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In my shell I have flow control disabled using stty -ixon. This works perfectly in the shell and when I launch tmux and start programs within tmux.

However, when starting a new session from the command line and directly launching a command, the flow control setting is not respected and ctrl-s freezes the terminal.

This works:

tmux new-session -s foo

This does not respect the stty flow control setting:

tmux new-session -s foo vim

How can I disable flow control even in the latter case?

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Is it sufficient to disable flow control all together within tmux for all cases, or are you interested in nailing down why it works in the first example but not the second? – slm May 14 '13 at 0:12
@slm In the first place I'd like to have it fixed. Nevertheless, I'm interested why tmux behaves as it does. – Marco May 14 '13 at 6:51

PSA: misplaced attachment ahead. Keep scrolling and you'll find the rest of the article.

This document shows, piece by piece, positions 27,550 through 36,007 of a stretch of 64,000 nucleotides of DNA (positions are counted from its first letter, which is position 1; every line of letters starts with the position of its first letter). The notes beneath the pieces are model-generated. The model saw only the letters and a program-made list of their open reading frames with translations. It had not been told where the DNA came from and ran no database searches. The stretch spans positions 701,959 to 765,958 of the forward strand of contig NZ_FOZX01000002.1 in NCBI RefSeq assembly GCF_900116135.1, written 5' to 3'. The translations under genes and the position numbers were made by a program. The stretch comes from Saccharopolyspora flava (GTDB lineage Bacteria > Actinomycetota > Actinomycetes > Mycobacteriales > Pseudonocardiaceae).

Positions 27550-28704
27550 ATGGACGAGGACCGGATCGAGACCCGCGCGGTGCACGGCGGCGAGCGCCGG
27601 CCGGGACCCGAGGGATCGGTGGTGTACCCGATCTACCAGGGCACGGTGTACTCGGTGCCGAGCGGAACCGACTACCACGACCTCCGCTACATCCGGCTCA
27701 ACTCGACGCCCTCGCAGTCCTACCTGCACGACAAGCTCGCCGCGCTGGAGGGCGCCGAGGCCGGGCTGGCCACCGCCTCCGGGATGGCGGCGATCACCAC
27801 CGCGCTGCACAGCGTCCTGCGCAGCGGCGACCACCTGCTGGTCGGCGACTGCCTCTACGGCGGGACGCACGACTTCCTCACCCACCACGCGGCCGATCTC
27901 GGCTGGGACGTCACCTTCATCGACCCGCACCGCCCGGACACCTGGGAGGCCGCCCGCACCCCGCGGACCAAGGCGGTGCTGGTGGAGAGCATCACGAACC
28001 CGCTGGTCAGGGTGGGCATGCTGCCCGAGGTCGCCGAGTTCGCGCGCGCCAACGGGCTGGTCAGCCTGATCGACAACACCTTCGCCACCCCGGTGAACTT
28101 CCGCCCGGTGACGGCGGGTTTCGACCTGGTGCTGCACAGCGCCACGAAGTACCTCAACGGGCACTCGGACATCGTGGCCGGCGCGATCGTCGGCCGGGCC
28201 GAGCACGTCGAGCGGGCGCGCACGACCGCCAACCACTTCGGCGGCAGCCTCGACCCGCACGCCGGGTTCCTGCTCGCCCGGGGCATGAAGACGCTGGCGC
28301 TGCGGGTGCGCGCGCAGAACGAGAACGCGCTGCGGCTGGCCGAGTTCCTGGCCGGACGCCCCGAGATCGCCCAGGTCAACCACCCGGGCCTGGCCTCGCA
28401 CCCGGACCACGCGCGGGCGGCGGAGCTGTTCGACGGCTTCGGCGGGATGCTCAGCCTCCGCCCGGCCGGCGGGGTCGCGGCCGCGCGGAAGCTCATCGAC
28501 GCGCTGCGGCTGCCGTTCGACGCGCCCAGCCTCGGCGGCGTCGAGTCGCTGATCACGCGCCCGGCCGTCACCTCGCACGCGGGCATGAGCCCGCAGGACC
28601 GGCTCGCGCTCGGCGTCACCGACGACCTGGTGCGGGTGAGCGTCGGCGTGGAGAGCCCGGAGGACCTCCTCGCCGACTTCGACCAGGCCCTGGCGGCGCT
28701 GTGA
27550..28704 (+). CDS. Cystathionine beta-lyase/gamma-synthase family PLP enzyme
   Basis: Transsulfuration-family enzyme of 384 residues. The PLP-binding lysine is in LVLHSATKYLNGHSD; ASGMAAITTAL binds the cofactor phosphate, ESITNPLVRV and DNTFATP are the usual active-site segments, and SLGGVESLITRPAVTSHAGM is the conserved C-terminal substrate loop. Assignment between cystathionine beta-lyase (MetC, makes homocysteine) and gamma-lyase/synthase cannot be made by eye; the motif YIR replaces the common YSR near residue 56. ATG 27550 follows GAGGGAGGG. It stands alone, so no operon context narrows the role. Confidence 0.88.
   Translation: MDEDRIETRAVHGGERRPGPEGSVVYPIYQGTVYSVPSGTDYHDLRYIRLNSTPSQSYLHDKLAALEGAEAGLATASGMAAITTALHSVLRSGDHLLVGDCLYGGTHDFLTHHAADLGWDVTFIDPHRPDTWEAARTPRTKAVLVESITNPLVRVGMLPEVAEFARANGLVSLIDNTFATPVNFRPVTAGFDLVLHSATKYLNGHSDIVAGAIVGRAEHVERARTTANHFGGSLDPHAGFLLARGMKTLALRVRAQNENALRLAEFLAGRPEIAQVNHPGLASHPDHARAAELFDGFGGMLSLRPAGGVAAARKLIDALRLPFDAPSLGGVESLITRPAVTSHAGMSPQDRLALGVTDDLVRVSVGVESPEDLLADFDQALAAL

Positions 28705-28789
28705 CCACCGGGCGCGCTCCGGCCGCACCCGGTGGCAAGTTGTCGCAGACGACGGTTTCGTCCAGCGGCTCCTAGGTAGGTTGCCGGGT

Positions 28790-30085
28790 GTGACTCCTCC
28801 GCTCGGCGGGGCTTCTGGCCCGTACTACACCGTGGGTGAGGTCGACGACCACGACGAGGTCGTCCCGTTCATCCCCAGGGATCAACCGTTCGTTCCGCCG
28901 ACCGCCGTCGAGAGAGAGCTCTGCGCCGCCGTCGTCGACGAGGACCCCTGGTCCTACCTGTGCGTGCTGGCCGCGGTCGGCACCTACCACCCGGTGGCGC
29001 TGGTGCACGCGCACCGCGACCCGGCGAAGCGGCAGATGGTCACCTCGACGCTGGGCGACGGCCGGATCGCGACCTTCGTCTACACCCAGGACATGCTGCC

up vote 5 down vote accepted

If you have stty -ixon in your shell's initialization, it's rather simple: when tmux creates new terminals, it runs user's default shell by default and that in turn disables the control flow during the initialization. However, when you ask tmux to run a specific command (ViM in your case), no initialization takes place and the default terminal settings (flow control enabled) apply.

tmux new-session -s foo "stty -ixon; vim"

should fix your problem.

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A workaround which does not require changing the tmux call is to include the stty call in the file $HOME/.zshenv. This file is parsed by ZSH and used even for non-interactive shells.

echo 'stty -ixon' > ~/.zshenv

BASH users have to set the environment variable BASH_ENV=$HOME/.zshenv to make this work.

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I don't know what it does, but it did the trick. Added it to both .zshrc and .zshenv. Be careful with > though. Use: echo 'stty -ixon' >> ~/.zshenv – firedev Apr 12 '15 at 9:32

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